I have downloaded the android source code. And i want to make some modifications to the source code to embed some functionality which currently does not exist. But the problem here is that i am not able to understand how the source code is organised, what kind of files could be find where. So if someone could help me understand that it would be really helpful.
2Also can refer to following link : groups.google.com/forum/?fromgroups=#!topic/android-platform/…– SandeepDec 8, 2012 at 12:03
2You can refer this Android Source Code Description on eLinux , based on Android-4.1.1-r4. It explains what is in the folders. Also this Android Source Code Overview– zhibinDec 18, 2013 at 15:53
Here is short version of what you will find when you download the Android source. I will leave out some minor directories and dig deeper into a couple of the important ones. Basically what you will get (based on the current Ice Cream Sandwich release), in alphabetical order:
- Bionic - the C-runtime for Android. Note that Android is not using glibc like most Linux distributions. Instead the c-library is called bionic and is based mostly on BSD-derived sources. In this folder you will find the source for the c-library, math and other core runtime libraries.
- Bootable - boot and startup related code. Some of it is legacy, the fastboot protocol info could be interesting since it is implemented by boot loaders in a number of devices such as the Nexus ones.
- Build - the build system implementation including all the core make file templates. An important file here is the envsetup.sh script that will help you a lot when working with the platform source. Running this script in a shell will enable commands to setup environment variables, build specific modules and grep in source code files.
- Cts - the compatability tests. The test suite to ensure that a build complies with the Android specification.
- Dalvik - the source code for the implementation of the Dalvik Virtual Machine
- Development - projects related to development such as the source code for the sdk and ndk tools. Normally not a folder you touch when working with the platform for a target.
- Device - product specific code for different devices. This is the place to find hardware modules for the different Nexus devices, build configurations and more.
- External - contains source code for all external open source projects such as SQLite, Freetype and webkit.
- Frameworks - this folder is essential to Android since it contains the sources for the framework. Here you will find the implementation of key services such as the System Server with the Package- and Activity managers. A lot of the mapping between the java application APIs and the native libraries is also done here.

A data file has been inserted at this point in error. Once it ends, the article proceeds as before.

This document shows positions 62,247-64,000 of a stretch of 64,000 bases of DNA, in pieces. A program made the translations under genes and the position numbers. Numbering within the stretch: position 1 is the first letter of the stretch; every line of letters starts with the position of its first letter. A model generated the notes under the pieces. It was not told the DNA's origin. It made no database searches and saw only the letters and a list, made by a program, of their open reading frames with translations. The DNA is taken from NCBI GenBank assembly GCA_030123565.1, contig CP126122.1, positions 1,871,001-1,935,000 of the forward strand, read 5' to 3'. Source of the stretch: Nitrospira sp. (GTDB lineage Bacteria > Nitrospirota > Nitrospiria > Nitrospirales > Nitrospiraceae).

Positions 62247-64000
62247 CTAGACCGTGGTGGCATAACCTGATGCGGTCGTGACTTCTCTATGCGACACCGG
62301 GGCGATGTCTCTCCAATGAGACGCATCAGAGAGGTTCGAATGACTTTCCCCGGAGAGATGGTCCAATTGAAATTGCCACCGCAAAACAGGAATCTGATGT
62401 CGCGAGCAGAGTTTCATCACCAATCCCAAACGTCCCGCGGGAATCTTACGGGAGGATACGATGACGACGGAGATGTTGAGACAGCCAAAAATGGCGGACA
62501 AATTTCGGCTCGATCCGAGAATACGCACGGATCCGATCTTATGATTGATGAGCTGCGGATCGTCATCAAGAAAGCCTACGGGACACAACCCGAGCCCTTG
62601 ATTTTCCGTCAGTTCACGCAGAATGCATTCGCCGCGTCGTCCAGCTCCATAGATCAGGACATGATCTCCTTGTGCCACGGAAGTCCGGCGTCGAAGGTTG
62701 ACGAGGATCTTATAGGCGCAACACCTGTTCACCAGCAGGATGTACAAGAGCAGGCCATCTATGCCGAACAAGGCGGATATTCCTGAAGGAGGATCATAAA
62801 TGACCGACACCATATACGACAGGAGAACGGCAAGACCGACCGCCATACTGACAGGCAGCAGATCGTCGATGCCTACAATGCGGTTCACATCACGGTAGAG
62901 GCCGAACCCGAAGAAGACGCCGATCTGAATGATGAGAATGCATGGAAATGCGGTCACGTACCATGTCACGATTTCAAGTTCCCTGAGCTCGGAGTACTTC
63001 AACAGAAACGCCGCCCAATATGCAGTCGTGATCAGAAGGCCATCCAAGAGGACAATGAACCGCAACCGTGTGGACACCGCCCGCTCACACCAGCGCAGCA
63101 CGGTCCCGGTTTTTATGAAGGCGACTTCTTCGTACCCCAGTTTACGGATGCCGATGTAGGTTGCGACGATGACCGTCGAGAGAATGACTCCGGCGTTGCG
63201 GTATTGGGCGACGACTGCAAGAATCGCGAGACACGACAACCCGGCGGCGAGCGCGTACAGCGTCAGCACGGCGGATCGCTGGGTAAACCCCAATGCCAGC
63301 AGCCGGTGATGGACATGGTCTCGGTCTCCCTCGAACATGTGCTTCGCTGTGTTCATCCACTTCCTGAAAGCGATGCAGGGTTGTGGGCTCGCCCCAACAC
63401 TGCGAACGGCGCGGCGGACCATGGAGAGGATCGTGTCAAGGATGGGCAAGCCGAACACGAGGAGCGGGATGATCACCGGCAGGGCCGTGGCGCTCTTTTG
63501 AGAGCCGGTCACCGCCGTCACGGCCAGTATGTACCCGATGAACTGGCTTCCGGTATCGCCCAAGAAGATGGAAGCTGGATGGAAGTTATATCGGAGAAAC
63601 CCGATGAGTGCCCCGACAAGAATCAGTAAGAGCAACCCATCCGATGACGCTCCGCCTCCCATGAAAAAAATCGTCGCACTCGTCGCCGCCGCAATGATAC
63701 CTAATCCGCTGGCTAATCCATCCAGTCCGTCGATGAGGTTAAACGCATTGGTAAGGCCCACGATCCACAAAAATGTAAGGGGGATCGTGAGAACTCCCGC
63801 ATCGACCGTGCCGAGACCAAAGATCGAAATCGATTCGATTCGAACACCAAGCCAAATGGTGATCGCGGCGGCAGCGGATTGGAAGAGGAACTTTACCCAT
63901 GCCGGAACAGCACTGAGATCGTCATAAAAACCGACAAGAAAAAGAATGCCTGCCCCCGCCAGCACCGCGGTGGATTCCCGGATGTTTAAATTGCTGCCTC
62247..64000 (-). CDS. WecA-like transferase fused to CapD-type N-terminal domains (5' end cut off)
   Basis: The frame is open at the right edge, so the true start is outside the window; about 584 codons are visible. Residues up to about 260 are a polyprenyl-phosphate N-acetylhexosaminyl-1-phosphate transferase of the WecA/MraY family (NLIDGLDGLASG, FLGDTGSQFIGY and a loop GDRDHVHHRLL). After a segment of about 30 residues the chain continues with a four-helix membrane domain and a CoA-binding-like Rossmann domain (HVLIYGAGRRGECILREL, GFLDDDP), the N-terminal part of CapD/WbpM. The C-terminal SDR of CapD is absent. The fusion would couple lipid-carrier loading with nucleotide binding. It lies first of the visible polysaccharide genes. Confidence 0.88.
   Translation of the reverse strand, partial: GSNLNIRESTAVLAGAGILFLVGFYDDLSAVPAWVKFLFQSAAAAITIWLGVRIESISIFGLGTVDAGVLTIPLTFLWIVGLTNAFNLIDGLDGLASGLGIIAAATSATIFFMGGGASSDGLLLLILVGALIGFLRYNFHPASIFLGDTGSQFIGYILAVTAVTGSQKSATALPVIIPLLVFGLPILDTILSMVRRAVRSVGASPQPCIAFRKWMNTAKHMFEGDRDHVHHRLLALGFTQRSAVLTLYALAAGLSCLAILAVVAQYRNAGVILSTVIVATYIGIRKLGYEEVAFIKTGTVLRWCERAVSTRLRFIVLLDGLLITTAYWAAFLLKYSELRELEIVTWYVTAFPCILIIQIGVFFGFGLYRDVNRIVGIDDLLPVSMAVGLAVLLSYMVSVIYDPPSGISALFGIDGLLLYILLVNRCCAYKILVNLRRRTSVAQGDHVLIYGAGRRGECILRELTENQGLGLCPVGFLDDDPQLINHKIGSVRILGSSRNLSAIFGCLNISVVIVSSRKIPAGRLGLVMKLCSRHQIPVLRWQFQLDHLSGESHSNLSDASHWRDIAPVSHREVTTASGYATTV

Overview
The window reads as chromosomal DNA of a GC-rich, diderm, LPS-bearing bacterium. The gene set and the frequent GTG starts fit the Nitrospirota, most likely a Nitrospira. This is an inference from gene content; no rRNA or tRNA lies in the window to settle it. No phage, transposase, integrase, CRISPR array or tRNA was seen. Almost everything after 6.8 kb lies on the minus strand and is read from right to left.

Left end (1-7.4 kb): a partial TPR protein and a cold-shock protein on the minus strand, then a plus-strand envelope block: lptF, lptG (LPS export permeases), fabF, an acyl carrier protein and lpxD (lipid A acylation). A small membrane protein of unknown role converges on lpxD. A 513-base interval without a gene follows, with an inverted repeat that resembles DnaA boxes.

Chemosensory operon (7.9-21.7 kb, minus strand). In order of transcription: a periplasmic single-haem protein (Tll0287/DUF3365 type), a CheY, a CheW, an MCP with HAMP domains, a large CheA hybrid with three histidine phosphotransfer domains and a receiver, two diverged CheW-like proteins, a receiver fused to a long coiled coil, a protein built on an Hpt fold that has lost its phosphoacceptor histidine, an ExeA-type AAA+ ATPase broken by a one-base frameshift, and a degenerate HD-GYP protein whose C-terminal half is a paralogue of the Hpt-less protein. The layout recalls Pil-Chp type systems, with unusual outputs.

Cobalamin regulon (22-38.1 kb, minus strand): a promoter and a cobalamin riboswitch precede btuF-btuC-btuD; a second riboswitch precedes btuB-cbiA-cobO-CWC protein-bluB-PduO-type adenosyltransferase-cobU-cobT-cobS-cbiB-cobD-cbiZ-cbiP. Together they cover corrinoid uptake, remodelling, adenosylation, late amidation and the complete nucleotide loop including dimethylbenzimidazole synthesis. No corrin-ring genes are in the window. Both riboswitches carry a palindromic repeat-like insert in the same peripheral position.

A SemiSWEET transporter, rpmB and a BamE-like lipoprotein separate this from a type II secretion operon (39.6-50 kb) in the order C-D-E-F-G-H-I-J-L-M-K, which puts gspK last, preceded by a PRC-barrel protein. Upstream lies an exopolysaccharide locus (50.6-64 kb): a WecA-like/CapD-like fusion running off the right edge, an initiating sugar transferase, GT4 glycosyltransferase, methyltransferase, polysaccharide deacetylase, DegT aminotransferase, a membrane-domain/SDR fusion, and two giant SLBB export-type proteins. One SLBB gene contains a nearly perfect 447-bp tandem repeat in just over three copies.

- Hardware - hardware related source code such as the Android hardware abstraction layer specification and implementation. This folder also contains the reference radio interface layer (to communicate with the modem side) implementation.
- libcore - Apache Harmony.
- libnativehelper - Helper functions for use with JNI.
- (Kernel) - not part of the default source download but you can get access to this code either by downloading it manually or by adding the repository to the repo tool. Contains the sources for the Android version of the Linux kernel.
- Out - the build output will be placed here after you run make. The folder structure is out/target/product/. In the default build for the emulator the output will be placed in out/target/product/generic. This is where you will find the images used by the emulator to start (or to be downloaded and flashed to a device if you are building for a hardware target).
- Packages - contains the source code for the default applications such as contacts, calendar, browser.
- Prebuilt - contains files that are distributed in binary form for convenience. Examples include the cross compilations toolchains for different development machines.
- System - source code files for the core Android system. That is the minimal Linux system that is started before the Dalvik VM and any java based services are enabled. This includes the source code for the init process and the default init.rc script that provide the dynamic configuration of the platform
- tools - Various IDE tools.
Beyond the above you also have the hidden .repo directory that contains the source for the repo utility. It also holds the manifest specifying what git repositories you want to track for this Android source project. If you have your own additions you could automatically track them by adding a local manifest here.
For modifications of the platform framework there are some instructions available in the device/sample folder of the source code tree. That will show you how to add APIs to Android without having to modify the core framework.
Why Kernel directory is not the part of the default source code ?– VinsSep 5, 2013 at 11:15
Excellent answer, I also see a few other directories: abi, art, buildcache, developers, docs, libcore, libnativehelper, ndk, sdk, tools, vendor. Please explain. I'll try to explain a few I have some guess. buildcache: something to optimize building? developers: looks like samples for deveopers. docs: docs. ndk: a tool to write Android app partly in C/C++ (developer.android.com/tools/sdk/ndk/index.html). vendor: default apps by vendors such as Facebook. Please correct. Feb 18, 2014 at 17:08
Also it will be nice if there is an overview of the subdirectories in frameworks. Feb 18, 2014 at 17:12
1@vins, because android is a middleware between linux and android apps. who needs linux source is usually in a different community than those who needs android source. Feb 18, 2014 at 17:13
2A link to (forum.xda-developers.com/showthread.php?t=2620389) would be useful. Jul 21, 2014 at 17:57